In order to test whether the BN-tryptophan could be incorporated into proteins, researchers incorporated it into media without tryptophan and monitored whether E. coli cells that lacked the ability to produce tryptophan would grow. They found that the cells grew when in the presence of BN-tryptophan, but to a significantly lesser degree than with an equivalent quantity of natural tryptophan. However, cell growth increased when the media contained both BN-tryptophan and natural tryptophan. This suggests that cells will accept BN-tryptophan as a tryptophan analogue, but they don’t tolerate full replacement well.

Figure 2. Representation of the protein sequence, structures of other tryptophan analogues, and fluorescence plot for the studied substrates.

Further studies incorporated BN-tryptophan and three other previously utilized tryptophan analogues into a green fluorescent protein (GFP). For fluorescence to be detected, the analogue must be incorporated into the protein and then accurately read by cells. The BN-tryptophan performs as well or better than the established tryptophan analogues, proving its functionality (Figure 2). The proteins with BN-tryptophan also demonstrate several different properties than those containing natural tryptophan; their fluorescence is red shifted and they are more susceptible to oxidation by hydrogen peroxide. These alterations in activity could prove useful in future studies.

To find out more please read:

Synthesis and characterization of an unnatural boron and nitrogen-containing tryptophan analogue and its incorporation into proteins

Katherine Boknevitz, James S. Italia, Bo Li, Abhishek Chatterjee and Shih-Yuan Liu

Chem. Sci., 2019, 10, 4994–4998.

About the blogger:

Beth Mundy is a PhD candidate in chemistry in the Cossairt lab at the University of Washington in Seattle, Washington. Her research focuses on developing new and better ways to synthesize nanomaterials for energy applications. She is often spotted knitting in seminars or with her nose in a good book. You can find her on Twitter at @BethMundySci.

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HOT Chemical Science articles for April

We are happy to present a selection of our HOT articles for April. To see all of our HOT referee-recommended articles from 2019, please find the collection here.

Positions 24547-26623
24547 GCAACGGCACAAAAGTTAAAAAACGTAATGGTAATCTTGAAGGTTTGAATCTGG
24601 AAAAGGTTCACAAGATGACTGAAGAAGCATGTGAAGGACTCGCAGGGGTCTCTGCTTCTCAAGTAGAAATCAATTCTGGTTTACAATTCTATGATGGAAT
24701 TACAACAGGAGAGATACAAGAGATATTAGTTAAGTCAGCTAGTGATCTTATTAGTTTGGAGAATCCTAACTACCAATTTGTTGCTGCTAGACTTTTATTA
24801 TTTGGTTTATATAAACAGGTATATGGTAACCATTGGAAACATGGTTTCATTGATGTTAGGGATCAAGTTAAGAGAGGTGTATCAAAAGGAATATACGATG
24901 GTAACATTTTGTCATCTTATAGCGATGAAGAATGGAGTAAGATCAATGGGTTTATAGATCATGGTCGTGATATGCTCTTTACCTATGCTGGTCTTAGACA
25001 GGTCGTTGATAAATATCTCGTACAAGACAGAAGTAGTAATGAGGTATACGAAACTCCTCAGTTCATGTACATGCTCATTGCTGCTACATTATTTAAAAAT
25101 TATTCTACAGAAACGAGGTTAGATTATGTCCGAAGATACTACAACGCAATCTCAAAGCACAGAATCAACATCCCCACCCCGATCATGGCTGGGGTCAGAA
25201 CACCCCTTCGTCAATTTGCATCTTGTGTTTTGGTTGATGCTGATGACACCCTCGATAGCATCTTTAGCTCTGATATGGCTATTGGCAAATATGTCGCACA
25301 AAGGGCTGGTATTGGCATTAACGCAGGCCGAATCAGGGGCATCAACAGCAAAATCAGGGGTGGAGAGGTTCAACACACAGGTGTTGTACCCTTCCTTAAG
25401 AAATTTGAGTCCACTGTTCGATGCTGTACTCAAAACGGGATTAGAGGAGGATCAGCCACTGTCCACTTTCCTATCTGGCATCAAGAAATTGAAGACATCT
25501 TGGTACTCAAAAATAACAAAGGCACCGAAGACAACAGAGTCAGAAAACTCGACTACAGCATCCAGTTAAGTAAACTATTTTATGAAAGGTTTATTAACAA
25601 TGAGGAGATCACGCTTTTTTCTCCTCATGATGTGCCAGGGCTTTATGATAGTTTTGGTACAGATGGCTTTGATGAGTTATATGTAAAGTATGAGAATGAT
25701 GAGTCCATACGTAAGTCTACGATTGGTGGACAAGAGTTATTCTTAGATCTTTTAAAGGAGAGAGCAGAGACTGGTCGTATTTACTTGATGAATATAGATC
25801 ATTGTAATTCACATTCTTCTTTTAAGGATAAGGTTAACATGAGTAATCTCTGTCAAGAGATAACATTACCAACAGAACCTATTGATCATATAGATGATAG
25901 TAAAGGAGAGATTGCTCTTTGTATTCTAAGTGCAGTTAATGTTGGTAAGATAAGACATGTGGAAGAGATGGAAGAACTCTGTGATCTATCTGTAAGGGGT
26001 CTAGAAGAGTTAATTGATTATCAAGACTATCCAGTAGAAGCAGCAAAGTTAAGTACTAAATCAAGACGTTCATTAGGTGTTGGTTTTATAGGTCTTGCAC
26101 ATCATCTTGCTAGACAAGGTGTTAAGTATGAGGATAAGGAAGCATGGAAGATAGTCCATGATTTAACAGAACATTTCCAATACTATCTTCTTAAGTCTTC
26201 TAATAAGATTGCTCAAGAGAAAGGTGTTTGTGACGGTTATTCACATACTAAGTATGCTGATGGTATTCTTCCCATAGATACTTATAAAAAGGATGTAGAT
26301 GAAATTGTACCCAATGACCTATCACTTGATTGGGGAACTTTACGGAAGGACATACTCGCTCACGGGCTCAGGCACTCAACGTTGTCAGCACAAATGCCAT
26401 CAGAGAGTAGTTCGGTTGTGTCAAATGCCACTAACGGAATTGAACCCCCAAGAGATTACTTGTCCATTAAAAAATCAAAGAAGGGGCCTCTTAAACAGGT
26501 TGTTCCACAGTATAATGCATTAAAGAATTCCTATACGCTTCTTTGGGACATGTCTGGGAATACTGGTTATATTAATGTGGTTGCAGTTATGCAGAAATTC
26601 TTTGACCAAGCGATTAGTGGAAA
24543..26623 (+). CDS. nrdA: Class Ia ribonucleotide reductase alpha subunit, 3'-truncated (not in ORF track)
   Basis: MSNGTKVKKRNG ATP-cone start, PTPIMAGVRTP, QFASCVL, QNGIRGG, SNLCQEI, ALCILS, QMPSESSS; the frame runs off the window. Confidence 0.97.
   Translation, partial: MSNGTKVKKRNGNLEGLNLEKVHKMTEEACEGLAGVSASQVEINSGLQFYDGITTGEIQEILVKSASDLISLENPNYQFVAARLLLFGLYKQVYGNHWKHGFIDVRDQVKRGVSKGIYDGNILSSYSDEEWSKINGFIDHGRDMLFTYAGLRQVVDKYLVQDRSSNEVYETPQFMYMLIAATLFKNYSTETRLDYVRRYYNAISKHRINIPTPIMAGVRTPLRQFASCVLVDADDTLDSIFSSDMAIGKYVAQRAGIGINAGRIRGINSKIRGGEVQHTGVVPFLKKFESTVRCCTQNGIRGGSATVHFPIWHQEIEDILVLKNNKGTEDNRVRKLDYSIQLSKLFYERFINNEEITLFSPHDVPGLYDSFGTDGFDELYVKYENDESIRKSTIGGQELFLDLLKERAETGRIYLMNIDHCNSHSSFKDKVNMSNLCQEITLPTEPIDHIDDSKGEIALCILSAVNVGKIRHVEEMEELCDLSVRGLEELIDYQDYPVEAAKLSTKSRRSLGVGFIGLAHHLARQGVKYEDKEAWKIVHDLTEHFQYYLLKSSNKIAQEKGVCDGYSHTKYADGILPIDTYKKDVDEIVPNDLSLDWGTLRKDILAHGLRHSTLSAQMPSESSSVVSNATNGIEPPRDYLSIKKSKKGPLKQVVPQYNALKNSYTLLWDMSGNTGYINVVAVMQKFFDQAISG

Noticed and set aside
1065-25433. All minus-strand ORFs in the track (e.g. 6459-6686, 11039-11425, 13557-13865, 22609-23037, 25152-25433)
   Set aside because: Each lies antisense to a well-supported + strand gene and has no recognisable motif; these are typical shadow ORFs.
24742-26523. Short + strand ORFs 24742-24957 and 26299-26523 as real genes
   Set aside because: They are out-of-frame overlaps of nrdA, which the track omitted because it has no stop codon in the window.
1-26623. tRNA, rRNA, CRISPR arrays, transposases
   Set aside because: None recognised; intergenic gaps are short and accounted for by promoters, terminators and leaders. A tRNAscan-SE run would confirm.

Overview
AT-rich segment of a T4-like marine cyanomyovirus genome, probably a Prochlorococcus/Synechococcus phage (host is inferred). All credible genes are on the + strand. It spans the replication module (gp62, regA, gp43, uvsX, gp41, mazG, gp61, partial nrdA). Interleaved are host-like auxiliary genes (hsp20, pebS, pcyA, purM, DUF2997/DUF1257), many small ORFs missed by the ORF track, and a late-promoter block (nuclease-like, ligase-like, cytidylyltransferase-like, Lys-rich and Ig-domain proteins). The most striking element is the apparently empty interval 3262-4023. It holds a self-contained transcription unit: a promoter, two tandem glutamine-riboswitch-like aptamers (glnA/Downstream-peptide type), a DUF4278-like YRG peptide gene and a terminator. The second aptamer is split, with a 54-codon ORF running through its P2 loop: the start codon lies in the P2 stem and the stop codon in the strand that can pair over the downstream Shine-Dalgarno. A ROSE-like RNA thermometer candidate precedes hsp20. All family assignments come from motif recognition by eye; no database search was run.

As always, Chemical Science articles are free to access.

The full dynamics of energy relaxation in large organic molecules: from photo-excitation to solvent heating

Vytautas Balevičius Jr, Tiejun Wei, Devis Di Tommaso, Darius Abramavicius, Jürgen Hauer, Tomas Polívka and Christopher D. P. Duffy*

Chem. Sci., 2019, 10, 4792-4804

DOI
: 10.1039/C9SC00410F, Edge Article

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Chiral diversification through the assembly of achiral phenylacetylene macrocycles with a two-fold bridge

Ryo Katoono,* Keiichi Kusaka, Yuki Saito, Kazuki Sakamoto and Takanori Suzuki

Chem. Sci., 2019, 10, 4782-4791

DOI
: 10.1039/C9SC00972H, Edge Article

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NosL is a dedicated copper chaperone for assembly of the CuZ center of nitrous oxide reductase

Sophie P. Bennett, Manuel J. Soriano-Laguna, Justin M. Bradley, Dimitri A. Svistunenko, David J. Richardson, Andrew J. Gates* and Nick E. Le Brun

Chem. Sci., 2019, 10, 4985-4993

DOI
: 10.1039/C9SC01053J, Edge Article

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Brønsted acid catalysis – the effect of 3,3′-substituents on the structural space and the stabilization of imine/phosphoric acid complexes

Maxime Melikian, Johannes Gramüller, Johnny Hioe, Julian Greindl and Ruth M. Gschwind*

Chem. Sci., 2019, 10, 5226-5234

DOI
: 10.1039/C9SC01044K, Edge Article

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Theoretical design of a technetium-like alloy and its catalytic properties

Wei Xie* and Michihisa Koyama*

Chem. Sci., 2019, 10, 5461-5469

DOI
: 10.1039/C9SC00912D, Edge Article

 

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Highly regioselective complexation of tungsten with Eu@C82/Eu@C84: interplay between endohedral and exohedral metallic units induced by electron transfer

Lipiao Bao, Pengyuan Yu, Ying Li, Changwang Pan, Wangqiang Shen, Peng Jin,* Shuquan Liang* and Xing Lu*

Chem. Sci., 2019, 10, 4945-4950

DOI
: 10.1039/C9SC01479A, Edge Article

 

 

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One-Pot MOFs

Metal-organic frameworks, commonly known as MOFs, are one to three-dimensional structures composed of metal ions coordinated to organic linkers. They’ve drawn substantial research interest given their highly porous nature, the extreme tunability of their properties, and, in the early days, relative ease of synthesis. As the field has matured, the syntheses of the organic linkers have increased in complexity. New linkers require substantial expertise in synthetic organic chemistry and can be time and cost intensive to produce. One strategy to avoid the linker-induced bottleneck in MOF development is to create one-pot procedures, generating both the linker and the MOF in a single vessel. While the idea is straightforward, in practice it involves carefully balancing conditions to crystalize the MOF without producing unwanted side reactions.